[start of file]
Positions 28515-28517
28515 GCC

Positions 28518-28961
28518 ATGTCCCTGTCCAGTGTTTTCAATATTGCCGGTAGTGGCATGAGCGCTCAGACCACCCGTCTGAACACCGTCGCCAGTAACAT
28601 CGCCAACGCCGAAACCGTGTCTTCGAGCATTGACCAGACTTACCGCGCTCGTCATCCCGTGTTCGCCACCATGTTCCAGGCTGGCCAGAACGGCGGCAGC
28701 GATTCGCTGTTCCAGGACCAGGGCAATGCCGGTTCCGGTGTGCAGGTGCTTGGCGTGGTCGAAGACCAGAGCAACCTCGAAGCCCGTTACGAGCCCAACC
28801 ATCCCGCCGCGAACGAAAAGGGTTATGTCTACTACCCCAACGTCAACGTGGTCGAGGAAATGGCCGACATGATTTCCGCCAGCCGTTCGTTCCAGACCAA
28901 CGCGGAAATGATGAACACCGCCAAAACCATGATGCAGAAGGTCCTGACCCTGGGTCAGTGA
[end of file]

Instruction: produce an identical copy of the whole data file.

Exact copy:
Positions 28515-28517
28515 GCC

Positions 28518-28961
28518 ATGTCCCTGTCCAGTGTTTTCAATATTGCCGGTAGTGGCATGAGCGCTCAGACCACCCGTCTGAACACCGTCGCCAGTAACAT
28601 CGCCAACGCCGAAACCGTGTCTTCGAGCATTGACCAGACTTACCGCGCTCGTCATCCCGTGTTCGCCACCATGTTCCAGGCTGGCCAGAACGGCGGCAGC
28701 GATTCGCTGTTCCAGGACCAGGGCAATGCCGGTTCCGGTGTGCAGGTGCTTGGCGTGGTCGAAGACCAGAGCAACCTCGAAGCCCGTTACGAGCCCAACC
28801 ATCCCGCCGCGAACGAAAAGGGTTATGTCTACTACCCCAACGTCAACGTGGTCGAGGAAATGGCCGACATGATTTCCGCCAGCCGTTCGTTCCAGACCAA
28901 CGCGGAAATGATGAACACCGCCAAAACCATGATGCAGAAGGTCCTGACCCTGGGTCAGTGA